EXPOSED: Here’s AOL’s Big Weakness

AOL Inc. (NYSE:AOL) this morning reported better-than-expected profit and revenue for the first quarter despite lower premium ad sales in the U.S.

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Revenue in the January through March period fell 4 percent to $529.4 million, beating analysts’ average forecast of $526.5 million. Total advertising revenue grew 5 percent on strong growth in third-party network ads and international growth, but display advertising fell 1 percent.

“I wasn’t surprised that much,” Benchmark analyst Clayton Moran said of AOL’s display ad revenue. “We saw similar weakness from Facebook and Yahoo (NASDAQ:YHOO).”

“It could be an industry thing or that Google is gaining so much (ad revenue) share that other parties are losing,” Moran said.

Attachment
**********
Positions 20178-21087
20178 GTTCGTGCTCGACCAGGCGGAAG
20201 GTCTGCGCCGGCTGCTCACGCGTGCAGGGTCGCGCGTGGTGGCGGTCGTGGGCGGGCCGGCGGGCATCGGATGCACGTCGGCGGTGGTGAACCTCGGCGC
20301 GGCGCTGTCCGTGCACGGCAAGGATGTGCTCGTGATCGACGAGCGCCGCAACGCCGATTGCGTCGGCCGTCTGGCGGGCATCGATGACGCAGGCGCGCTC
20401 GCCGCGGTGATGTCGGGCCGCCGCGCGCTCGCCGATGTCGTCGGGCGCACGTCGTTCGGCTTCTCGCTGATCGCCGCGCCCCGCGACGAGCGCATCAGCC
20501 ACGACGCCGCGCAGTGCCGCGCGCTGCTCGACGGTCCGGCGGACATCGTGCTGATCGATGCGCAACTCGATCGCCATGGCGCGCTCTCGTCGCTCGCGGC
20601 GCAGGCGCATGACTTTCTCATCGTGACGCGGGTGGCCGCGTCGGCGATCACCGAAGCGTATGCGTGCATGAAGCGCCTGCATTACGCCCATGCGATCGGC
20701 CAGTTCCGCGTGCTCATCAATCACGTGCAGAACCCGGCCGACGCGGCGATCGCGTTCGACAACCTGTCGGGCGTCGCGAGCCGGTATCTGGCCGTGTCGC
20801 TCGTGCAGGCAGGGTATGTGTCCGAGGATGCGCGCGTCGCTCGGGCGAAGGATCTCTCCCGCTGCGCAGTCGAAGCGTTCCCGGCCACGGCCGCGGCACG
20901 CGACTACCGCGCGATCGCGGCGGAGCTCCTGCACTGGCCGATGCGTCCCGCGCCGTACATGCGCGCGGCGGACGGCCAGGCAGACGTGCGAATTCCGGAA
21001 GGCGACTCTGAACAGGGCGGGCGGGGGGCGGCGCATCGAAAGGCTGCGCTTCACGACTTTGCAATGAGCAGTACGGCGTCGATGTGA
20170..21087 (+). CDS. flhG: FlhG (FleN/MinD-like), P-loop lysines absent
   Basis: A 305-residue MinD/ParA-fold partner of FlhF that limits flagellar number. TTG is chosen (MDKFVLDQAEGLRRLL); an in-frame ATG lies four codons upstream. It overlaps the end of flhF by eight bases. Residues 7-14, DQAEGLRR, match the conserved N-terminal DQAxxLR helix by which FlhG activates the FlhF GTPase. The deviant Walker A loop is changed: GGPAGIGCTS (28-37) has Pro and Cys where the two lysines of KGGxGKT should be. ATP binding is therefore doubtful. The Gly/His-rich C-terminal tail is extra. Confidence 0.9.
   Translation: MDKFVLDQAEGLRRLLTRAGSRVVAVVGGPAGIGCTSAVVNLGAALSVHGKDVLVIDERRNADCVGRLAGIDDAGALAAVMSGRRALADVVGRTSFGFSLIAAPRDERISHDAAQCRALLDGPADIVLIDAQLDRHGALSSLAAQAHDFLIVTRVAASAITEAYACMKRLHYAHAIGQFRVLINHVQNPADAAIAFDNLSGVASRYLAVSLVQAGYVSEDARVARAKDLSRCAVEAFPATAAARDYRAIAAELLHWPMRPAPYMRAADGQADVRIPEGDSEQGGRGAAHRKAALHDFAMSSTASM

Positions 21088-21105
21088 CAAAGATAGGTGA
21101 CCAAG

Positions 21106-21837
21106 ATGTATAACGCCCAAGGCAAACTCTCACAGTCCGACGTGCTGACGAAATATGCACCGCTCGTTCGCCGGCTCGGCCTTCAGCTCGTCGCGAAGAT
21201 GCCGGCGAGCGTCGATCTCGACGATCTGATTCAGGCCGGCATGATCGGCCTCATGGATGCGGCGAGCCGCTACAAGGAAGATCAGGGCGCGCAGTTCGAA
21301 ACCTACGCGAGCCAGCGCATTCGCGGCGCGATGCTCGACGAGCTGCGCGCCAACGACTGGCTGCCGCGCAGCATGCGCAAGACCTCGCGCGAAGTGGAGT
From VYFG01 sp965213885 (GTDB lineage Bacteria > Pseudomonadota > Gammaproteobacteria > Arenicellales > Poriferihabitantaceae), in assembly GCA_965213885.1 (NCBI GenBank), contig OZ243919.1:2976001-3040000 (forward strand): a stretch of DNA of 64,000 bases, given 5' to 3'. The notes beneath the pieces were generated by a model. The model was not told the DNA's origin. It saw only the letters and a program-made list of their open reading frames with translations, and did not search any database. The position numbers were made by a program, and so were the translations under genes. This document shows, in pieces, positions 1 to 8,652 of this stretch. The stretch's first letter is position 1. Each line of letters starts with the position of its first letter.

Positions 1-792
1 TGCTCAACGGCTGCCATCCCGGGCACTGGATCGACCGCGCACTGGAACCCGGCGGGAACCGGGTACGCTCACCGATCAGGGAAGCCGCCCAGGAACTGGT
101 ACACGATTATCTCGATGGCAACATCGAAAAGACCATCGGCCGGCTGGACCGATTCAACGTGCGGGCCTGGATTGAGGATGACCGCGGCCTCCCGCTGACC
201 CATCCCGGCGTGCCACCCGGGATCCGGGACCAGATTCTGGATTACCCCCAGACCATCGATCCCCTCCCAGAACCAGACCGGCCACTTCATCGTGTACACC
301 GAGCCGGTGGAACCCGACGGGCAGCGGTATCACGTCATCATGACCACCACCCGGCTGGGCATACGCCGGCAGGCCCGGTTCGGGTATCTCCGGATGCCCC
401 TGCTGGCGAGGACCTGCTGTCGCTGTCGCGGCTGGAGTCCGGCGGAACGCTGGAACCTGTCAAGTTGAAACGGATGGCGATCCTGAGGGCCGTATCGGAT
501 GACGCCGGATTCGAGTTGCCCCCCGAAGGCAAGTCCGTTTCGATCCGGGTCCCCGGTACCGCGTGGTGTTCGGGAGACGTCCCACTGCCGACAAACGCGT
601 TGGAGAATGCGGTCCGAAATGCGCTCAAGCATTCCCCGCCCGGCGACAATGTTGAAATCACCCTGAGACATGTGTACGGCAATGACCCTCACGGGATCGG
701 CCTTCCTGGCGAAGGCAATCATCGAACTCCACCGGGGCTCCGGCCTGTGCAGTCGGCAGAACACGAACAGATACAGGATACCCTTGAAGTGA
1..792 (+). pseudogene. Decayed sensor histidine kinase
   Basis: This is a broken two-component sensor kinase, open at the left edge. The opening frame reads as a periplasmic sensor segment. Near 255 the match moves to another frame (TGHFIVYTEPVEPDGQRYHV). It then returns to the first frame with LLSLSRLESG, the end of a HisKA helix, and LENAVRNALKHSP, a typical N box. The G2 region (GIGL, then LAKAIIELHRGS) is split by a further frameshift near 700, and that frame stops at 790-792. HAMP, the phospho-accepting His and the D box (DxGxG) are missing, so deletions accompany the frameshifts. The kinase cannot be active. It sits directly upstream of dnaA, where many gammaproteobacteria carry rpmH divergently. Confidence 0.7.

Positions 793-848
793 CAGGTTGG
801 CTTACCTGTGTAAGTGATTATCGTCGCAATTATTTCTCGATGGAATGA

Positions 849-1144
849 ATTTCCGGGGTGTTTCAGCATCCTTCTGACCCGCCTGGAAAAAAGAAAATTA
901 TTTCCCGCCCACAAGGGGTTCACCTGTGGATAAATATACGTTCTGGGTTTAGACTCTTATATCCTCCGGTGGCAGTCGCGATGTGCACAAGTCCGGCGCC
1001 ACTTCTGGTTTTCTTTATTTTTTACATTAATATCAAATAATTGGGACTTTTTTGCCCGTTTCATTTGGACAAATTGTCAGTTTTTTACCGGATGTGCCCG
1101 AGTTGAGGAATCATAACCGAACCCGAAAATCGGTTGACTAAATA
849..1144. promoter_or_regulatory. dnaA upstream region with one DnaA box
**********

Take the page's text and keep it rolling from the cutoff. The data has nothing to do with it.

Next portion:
Since its spinoff from Time Warner (NYSE:TWX) in 2009, AOL has been focusing more on advertising as a source of revenue as it reinvents itself as a media destination while pulling out of its once-lucrative dial-up service. AOL has bought high-profile media properties like Huffington Post and TechCrunch, while selling the majority of its patents to Microsoft (NASDAQ:MSFT).

AOL is also facing a proxy fight with one of its largest shareholders, Starboard Value, which contends that the Internet company is not doing enough to return value to shareholders. Starboard has nominated a slate of three directors to the AOL board.

AOL said today first-quarter subscriptions revenue fell 15 percent. Net income rose to $21 million, or 22 cents per share, from $4.7 million, or 4 cents per share, in the year-earlier period.

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